Aglipay also asked Gordon’s office to provide Pharmally’s Ong the facility and equipment to join and participate in the House inquiry.
Meanwhile. Lacson said he and Senate President Vicente Sotto earlier went down to the second floor of the Senate building where Ong is being detained and talked to him.
But while Ong had indicated he might want to say something in an executive session, he later backed off on the advice of his lawyer and refused to divulge anything more about Pharmally.
“I think the atmosphere has changed, the environment has changed, he hired a lawyer, who’s very arrogant, calling the senators names and calling the Senate names, and I don’t think it will help his (Ong’s) case,” Lacson said.
Lacson said even without the corroborative statement from Ong, they have sufficient evidence to conclude that Yang had something to do with the procurement of medical supplies by Procurement Service of the Department of Budget and Management (PS-DBM).
He said the Senate was able to already extract testimony from him that is enough to indicate Yang’s role in the supply of pandemic response items to the government.
Ong is currently under the custody of the Senate after he was cited for contempt for evading questions.
The Senate Blue Ribbon committee last week arrested Ong for being evasive in his answers, and for failing to submit several financial documents the panel subpoenaed.
Ong has repeated declined to reveal how much Pharmally had borrowed from Yang.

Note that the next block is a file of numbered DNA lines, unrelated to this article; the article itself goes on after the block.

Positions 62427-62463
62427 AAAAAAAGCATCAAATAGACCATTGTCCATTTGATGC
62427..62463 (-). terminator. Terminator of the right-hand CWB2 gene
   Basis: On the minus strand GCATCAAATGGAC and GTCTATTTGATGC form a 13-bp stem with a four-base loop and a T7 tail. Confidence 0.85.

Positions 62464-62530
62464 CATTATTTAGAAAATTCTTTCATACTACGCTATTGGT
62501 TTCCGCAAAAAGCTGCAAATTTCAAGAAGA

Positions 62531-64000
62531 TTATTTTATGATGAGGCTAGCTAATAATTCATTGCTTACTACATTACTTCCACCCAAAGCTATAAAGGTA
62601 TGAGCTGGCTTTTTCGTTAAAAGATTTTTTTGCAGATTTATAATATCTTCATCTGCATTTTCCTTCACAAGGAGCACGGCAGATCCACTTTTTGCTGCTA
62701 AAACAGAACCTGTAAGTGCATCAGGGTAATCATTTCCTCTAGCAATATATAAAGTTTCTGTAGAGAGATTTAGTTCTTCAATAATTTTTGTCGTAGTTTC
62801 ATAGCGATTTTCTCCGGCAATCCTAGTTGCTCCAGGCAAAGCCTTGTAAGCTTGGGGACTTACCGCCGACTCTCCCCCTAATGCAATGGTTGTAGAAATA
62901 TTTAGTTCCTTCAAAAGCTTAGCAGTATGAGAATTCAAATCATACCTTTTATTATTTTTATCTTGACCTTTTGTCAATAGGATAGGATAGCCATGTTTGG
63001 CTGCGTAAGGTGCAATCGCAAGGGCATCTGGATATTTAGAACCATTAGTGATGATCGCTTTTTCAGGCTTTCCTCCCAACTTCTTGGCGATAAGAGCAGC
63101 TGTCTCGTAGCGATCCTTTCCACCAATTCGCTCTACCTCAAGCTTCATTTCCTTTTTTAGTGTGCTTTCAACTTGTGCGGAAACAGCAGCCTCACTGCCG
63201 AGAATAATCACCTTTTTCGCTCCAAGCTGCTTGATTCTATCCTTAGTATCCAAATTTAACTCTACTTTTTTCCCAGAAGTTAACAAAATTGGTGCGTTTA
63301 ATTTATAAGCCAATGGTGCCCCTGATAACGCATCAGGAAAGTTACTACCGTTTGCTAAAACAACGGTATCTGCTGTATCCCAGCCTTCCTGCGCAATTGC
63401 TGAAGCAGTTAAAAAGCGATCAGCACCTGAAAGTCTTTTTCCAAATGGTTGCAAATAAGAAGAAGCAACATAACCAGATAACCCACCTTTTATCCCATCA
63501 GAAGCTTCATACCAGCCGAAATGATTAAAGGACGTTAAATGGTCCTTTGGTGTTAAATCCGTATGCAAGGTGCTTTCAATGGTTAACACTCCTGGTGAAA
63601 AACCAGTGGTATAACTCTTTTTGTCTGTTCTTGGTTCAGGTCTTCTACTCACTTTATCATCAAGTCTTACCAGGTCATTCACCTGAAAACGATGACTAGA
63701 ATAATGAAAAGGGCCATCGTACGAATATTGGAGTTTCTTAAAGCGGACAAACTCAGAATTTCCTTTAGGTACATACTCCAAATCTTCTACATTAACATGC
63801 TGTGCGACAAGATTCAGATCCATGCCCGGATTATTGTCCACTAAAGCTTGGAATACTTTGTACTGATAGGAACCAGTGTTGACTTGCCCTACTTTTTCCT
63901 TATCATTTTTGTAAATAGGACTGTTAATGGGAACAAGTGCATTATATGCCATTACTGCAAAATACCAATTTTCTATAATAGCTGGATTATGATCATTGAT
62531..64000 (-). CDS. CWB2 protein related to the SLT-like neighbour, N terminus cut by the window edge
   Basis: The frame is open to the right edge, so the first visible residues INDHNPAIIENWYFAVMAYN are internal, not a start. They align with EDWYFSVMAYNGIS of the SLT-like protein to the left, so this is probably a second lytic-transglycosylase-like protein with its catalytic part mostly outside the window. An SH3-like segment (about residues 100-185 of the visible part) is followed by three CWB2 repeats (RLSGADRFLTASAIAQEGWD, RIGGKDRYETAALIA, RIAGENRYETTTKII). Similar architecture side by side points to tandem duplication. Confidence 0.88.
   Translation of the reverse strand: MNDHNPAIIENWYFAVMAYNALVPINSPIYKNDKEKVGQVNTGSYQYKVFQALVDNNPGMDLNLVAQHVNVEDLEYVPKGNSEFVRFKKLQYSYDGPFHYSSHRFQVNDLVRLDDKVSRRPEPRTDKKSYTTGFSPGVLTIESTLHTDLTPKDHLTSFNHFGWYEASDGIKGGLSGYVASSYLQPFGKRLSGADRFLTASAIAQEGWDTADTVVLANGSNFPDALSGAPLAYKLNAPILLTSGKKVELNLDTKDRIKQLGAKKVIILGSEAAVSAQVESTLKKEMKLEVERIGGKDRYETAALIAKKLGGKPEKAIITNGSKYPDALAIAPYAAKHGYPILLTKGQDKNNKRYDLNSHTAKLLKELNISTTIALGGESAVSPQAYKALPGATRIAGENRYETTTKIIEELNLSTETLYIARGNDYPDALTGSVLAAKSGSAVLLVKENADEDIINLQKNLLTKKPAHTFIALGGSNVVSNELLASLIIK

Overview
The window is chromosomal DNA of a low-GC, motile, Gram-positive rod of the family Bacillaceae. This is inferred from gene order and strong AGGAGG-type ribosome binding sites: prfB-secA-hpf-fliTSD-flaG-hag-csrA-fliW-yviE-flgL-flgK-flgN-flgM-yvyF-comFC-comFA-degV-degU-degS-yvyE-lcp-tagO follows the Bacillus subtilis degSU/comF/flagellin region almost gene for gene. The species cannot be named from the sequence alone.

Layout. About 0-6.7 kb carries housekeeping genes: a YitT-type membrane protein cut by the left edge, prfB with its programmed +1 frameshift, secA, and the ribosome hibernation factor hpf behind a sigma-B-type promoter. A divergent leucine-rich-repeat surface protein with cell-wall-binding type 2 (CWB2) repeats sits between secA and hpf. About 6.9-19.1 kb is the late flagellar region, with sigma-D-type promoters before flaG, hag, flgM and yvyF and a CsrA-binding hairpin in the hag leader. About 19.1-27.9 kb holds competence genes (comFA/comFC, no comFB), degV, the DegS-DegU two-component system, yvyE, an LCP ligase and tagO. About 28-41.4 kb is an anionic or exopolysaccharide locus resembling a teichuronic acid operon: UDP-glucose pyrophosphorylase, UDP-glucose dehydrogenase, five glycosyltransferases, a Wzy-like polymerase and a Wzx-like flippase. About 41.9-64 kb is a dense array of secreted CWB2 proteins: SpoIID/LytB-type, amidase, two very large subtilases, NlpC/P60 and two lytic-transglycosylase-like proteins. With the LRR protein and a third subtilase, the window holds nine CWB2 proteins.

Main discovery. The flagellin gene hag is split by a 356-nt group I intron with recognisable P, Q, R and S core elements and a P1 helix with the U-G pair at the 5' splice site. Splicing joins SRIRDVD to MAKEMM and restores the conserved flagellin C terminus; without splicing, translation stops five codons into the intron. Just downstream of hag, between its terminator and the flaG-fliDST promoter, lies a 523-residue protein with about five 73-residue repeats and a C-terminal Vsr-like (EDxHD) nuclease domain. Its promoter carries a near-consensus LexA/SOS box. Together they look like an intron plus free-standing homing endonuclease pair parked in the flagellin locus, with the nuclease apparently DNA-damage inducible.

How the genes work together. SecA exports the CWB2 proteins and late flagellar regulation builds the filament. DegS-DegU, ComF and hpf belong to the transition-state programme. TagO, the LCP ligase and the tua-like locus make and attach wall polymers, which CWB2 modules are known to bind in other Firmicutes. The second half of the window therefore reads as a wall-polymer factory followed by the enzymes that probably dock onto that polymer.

He was supposed to be transferred to Pasay City Jail last Friday but requested to speak before the committee in an executive session. His lawyer later denied this, and Ong has refused to speak in an executive session.
Lacson said Senate can hold Ong under its custody until it adjourns sine die or until the committee report has been approved.
“If he continues to be evasive, if he continues not to cooperate, then I would guess he will stay until New Year’s Eve in the Senate premises. It’s all up to him,” Lacson said.
Yang’s name first turned up in the Senate investigation after a 2017 video showed him introducing Pharmally officials to President Rodrigo Duterte in Davao City.
Yang has maintained he did not finance the Pharmally, insisting that his role was limited to introducing Ong to his friends among suppliers in China who could provide financial assistance.
Pharmally chairman and president Huang Tzu Yen, for his part, denied they were favored In any way in the government’s procurement of medical supplies in 2020, saying the small company has been “unfairly prejudged.”
At the same time, Lacson said the President has been grossly misinformed and was barking up the wrong tree when he attacked the new Senate building in Bonifacio Global City,
“He should have asked his own Department of Public Works and Highways, being the procuring and implementing agency of the project,” Lacson said.
He pointed out it was the DPWH that prepared the program Of works, the terms of reference and all bid documents, and conducted the bidding.
He also said the DPWH prepared and signed the contract and issued the notice to proceed, including the cost of the building.
“The Senate representative was only an observer during the bidding process,” he said.
In fact, Lacson related that after the notice of award was issued, Lacson said he took time to warn the contractor in the presence of some DPWH officials against giving any kickbacks to anyone and in whatever form, particularly on the construction of the new Senate building.